Tuesday, October 29, 2019

Books I've Read: Tiffany Sly Lives Here Now

This is one of those books I really enjoyed reading, but certain things about it made me really uncomfortable.

Tiffany's mother has just died of cancer and just before she's about to leave her grandmother's house in Chicago to live with the father she's never met, another man shows up at her door claiming he's her father. Unable to deal with this new twist in her already chaotic life, Tiffany tells him to leave. But the seed of doubt is sown.

The doubt grows once she gets to California and discovers her father has four other daughters, a white wife, a religion Tiffany can't understand and a million seemingly arbitrary rules she will have to follow.

As Tiffany tries to settle in, she can't help wondering about the other man.  Especially once she reaches out to him and discovers they have more than a little in common.  With only seven days before he shows up demanding a paternity test, Tiffany is unsure how hard she should try and bond with her confusing new family.

Luckily there's an oasis of sanity across the street in the form of the strange Marcus McKinney and his two mothers who welcome Tiffany with open arms.  Unfortunately, Tiffany's father has an irrational hatred of these people and warns her not to associate with them.

I really enjoyed Tiffany's dilemma, being caught between two men who might be her father.  The more time she spent with Anthony and his family, the more I wished the other man's claim was true.  I also really enjoyed he struggle to settle with a family who were so completely different to the one she had grown up with.  And watching her try and bond with her new sisters was also and enjoyable part of the story.

What I found problematic was her father, Anthony.  His rules seemed arbitrary and overbearing.  The way he treated the youngest daughter who is autistic was also terrible, bordering on abusive.  I found his forcing of his religious beliefs on Tiffany was distasteful and his bigotry regarding the family across the the street was just the final straw.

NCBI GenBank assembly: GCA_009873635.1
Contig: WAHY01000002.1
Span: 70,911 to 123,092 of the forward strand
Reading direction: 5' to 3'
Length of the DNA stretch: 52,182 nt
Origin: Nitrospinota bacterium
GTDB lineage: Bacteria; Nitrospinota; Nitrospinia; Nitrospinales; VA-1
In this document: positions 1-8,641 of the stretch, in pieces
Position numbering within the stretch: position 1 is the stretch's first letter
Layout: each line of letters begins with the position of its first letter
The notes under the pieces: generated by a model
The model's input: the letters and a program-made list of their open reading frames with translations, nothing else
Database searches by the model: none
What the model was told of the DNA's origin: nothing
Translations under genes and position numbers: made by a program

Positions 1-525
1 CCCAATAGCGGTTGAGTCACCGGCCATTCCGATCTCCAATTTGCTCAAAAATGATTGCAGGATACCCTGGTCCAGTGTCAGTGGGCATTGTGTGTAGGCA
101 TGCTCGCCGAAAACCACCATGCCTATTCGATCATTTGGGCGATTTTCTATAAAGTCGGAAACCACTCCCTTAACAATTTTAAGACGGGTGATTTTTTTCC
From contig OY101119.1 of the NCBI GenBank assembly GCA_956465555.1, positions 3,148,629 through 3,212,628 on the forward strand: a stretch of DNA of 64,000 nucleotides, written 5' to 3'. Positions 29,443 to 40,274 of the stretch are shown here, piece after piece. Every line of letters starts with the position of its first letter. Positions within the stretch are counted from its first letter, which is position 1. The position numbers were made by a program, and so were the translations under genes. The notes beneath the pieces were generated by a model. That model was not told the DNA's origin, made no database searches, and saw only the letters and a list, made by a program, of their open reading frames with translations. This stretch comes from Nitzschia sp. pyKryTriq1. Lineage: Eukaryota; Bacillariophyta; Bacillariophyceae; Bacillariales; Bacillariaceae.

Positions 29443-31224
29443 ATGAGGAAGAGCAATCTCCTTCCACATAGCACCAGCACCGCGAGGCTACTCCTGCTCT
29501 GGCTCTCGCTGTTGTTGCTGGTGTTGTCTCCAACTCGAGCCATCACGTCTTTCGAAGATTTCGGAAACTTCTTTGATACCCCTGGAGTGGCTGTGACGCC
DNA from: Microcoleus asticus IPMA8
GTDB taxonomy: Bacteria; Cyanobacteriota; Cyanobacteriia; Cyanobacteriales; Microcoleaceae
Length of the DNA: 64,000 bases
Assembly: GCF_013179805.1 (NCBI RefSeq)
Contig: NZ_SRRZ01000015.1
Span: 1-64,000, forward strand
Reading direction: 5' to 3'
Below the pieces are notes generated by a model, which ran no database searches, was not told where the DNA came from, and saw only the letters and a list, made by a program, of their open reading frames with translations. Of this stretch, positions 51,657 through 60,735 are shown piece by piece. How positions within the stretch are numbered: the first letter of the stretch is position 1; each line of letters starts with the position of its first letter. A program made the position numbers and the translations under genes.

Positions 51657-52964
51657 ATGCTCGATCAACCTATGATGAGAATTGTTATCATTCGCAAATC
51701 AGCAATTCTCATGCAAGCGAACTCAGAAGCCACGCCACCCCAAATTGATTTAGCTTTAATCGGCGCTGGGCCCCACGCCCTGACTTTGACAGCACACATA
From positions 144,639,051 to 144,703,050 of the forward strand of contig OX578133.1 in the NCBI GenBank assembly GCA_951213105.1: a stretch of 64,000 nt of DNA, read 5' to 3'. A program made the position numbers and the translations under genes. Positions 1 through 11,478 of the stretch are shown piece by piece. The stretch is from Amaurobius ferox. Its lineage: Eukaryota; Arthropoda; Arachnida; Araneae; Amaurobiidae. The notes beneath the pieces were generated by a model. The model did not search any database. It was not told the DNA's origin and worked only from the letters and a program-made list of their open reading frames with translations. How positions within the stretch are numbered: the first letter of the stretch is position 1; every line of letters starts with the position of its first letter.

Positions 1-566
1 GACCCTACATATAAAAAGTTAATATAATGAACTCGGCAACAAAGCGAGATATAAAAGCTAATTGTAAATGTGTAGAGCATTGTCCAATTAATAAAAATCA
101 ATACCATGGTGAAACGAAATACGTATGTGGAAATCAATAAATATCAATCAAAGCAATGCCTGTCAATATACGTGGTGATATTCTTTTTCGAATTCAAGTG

And his wife let him get away with it?  I could almost understand her staying and not standing up to him if she was dependent on him, but she is the one with the wealth in the relationship.  She could have taken the kids and moved out any time. 

Overall, despite the issues I had with Anthony and his behavior, this is an interesting book and one I would cautiously recommend.

But don't just listen to me.  Here's the blurb:

For sixteen-year-old Tiffany Sly, life hasn’t been safe or normal for a while. Losing her mom to cancer has her a little bit traumatized and now she has to leave her hometown of Chicago to live with the biological dad she’s never known.

Anthony Stone is a rich man with four other daughters—and rules for every second of the day. Tiffany tries to make the best of things, but she doesn’t fit into her new luxurious, but super-strict, home—or get along with her standoffish sister London. The only thing that makes her new life even remotely bearable is the strange boy across the street. Marcus McKinney has had his own experiences with death, and the unexpected friendship that blossoms between them is the only thing that makes her feel grounded.

But Tiffany has a secret. Another man claims he’s Tiffany’s real dad—and she only has seven days before he shows up to demand a paternity test and the truth comes out. With her life about to fall apart all over again, Tiffany finds herself discovering unexpected truths about her father, her mother and herself, and realizing that maybe family is in the bonds you make—and that life means sometimes taking risks.

1 comment:

  1. It does sound really interesting. Frankly, Tiffany's father sounds like more than a few people I've met.